Bank of England boss Mark Carney has today had to rebuff allegations that he frightened the public into voting for Remain in the referendum.
Andrew Tyrie, chair of the Treasury committee, put it to Carney that there had been a "deliberate attempt to frighten the voting public by the Bank with a political motive" which would "put an end to Bank of England independence".
Tyrie added that the allegations about the Bank's actions being inappropriate had been brought to him via various other politicians.
At the time, he was slammed by several MPs for becoming too politically involved. Eurosceptic conservative MP and member of the Treasury select committee Jacob Rees-Mogg was particularly critical, going as far as telling City A.M. that he should be fired.
But today Carney pushed back at the allegations, remarking that the statements made in the run up to the referendum were sparked from "robust discussions about where we [saw] the risks".
|Brexit Britain: What you need to know|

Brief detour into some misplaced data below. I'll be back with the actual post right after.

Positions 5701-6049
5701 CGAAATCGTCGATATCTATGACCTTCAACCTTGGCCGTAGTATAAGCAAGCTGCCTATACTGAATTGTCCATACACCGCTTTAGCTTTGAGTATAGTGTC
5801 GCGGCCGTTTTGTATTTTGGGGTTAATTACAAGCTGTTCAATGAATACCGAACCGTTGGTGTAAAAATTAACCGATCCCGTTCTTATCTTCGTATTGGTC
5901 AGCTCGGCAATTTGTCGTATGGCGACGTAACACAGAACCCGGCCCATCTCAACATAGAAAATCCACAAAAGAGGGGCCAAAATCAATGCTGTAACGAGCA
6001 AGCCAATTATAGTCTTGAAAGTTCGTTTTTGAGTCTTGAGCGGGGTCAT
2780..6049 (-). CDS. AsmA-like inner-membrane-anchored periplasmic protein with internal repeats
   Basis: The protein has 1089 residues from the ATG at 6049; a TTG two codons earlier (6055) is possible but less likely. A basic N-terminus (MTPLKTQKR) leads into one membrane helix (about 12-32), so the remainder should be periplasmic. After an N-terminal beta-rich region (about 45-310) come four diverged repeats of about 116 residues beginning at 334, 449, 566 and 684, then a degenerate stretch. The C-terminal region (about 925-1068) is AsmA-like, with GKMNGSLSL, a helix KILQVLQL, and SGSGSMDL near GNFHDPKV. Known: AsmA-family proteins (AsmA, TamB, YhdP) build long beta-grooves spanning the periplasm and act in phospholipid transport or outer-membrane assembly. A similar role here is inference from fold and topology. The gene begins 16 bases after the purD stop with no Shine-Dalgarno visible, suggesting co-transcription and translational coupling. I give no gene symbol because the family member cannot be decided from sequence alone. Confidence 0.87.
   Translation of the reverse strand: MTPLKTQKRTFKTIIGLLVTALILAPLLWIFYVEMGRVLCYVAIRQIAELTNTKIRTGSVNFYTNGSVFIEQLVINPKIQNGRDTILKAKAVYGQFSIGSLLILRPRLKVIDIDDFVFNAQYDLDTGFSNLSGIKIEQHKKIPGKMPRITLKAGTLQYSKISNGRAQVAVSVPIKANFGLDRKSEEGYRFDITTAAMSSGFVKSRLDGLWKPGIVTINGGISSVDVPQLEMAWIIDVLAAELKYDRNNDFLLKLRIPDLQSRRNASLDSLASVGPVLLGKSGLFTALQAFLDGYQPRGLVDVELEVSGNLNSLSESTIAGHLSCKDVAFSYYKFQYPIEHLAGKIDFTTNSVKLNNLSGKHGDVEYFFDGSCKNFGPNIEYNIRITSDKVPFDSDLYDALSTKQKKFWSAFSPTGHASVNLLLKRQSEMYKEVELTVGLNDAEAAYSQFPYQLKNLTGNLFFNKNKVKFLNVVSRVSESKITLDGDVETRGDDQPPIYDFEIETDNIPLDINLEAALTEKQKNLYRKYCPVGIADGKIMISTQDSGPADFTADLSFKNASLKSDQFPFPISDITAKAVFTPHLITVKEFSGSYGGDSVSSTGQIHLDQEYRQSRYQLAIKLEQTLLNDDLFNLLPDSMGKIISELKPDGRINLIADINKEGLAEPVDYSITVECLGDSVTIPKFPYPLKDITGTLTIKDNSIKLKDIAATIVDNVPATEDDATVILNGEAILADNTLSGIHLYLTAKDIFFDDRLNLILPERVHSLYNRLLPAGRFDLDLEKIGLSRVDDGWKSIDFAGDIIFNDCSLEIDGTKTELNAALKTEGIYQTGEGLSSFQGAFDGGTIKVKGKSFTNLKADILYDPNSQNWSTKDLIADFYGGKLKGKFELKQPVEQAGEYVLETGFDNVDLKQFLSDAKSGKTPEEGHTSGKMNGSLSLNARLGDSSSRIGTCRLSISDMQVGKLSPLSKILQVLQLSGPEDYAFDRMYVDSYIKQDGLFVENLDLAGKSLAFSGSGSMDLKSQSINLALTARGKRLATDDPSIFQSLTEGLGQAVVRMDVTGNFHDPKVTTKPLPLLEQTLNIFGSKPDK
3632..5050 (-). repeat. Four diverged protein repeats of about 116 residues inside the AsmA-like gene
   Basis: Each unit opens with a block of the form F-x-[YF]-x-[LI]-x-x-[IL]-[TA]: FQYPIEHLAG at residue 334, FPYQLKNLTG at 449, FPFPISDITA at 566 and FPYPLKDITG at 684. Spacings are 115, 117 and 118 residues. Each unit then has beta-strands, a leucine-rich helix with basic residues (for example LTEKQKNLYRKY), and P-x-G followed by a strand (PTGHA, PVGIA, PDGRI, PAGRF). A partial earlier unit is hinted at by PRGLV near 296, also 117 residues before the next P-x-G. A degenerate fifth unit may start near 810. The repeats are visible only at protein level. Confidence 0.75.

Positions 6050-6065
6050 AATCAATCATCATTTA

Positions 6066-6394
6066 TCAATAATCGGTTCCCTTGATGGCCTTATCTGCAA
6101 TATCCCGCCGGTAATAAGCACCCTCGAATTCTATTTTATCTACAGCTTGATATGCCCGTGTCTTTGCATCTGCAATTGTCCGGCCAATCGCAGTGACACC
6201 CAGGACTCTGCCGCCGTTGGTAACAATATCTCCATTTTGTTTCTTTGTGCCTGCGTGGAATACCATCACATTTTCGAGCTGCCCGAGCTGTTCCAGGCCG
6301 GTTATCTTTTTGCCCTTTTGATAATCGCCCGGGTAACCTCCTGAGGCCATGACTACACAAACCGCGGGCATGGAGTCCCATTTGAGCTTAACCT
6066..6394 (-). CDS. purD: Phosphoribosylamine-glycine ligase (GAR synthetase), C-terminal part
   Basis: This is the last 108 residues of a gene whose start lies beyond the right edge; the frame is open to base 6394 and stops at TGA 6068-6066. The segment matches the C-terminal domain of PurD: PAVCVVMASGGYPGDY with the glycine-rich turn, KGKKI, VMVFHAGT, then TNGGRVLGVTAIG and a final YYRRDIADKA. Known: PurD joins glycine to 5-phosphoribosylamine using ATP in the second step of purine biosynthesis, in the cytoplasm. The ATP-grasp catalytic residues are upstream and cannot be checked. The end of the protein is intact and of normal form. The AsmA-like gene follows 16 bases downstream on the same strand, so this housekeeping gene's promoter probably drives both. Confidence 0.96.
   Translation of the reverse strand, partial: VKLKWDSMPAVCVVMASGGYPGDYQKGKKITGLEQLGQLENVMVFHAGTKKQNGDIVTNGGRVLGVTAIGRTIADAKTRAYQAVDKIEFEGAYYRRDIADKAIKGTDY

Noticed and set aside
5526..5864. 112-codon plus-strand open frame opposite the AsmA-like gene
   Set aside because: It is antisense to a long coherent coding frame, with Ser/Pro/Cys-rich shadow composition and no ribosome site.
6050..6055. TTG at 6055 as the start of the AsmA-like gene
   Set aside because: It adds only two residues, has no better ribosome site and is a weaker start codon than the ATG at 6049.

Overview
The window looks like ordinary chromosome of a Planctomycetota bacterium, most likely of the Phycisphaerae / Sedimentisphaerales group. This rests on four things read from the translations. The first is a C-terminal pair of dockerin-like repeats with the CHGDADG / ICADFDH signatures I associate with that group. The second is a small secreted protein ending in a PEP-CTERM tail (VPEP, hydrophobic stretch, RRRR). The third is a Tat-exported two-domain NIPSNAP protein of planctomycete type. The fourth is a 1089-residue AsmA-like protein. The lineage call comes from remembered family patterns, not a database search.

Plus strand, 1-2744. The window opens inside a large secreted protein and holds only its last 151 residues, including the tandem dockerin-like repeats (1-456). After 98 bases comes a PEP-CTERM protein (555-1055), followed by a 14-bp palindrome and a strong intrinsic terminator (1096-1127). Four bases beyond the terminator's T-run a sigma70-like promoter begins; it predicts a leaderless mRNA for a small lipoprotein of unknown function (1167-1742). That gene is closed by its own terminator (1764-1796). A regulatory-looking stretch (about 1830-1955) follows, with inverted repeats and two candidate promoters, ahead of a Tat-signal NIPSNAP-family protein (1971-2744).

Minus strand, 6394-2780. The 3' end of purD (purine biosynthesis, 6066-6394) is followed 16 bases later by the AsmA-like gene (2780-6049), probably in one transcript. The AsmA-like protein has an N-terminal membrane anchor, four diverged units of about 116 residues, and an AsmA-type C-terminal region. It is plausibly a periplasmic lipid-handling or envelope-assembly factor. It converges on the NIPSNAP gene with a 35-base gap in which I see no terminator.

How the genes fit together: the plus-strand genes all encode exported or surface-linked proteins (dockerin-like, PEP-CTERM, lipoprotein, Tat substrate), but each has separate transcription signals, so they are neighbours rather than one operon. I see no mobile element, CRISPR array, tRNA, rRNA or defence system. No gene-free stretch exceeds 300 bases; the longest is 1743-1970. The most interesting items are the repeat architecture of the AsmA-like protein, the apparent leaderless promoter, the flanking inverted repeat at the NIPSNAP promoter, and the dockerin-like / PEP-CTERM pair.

Carney added that if the Bank of England "views something as the biggest risk", it had an obligation to raise its concerns. The governor added that any debate should be focused on "whether we made the right assessment...not whether we should have made the assessment".
Richard Sharp, external member, Financial Policy Committee, Bank of England, pushed back the allegations by stating that they had been through economic models concerning what could happen in the event of a Brexit, which showed there would be a "profound shock to the economy".
"Much of what was articulated in the model has transpired," Sharp added, pointing particularly to the plummet in banks share prices following the Brexit decision announcement.
Donald Kohn, a member of the Financial Policy Committee remarked that the banks analysis of the economic models "largest near term risk to financial stability".
Treasury committee member Rachel Reeves also lent her support to the Bank of England's remarks, pointing out that, given what had happened following the Brexit vote, people would have seen the Bank as remiss for not putting out a warning in advance.
Tyrie also added the prominent Brexiteer Boris Johnson had also passed on his regards for the "excellent job" Carney was doing.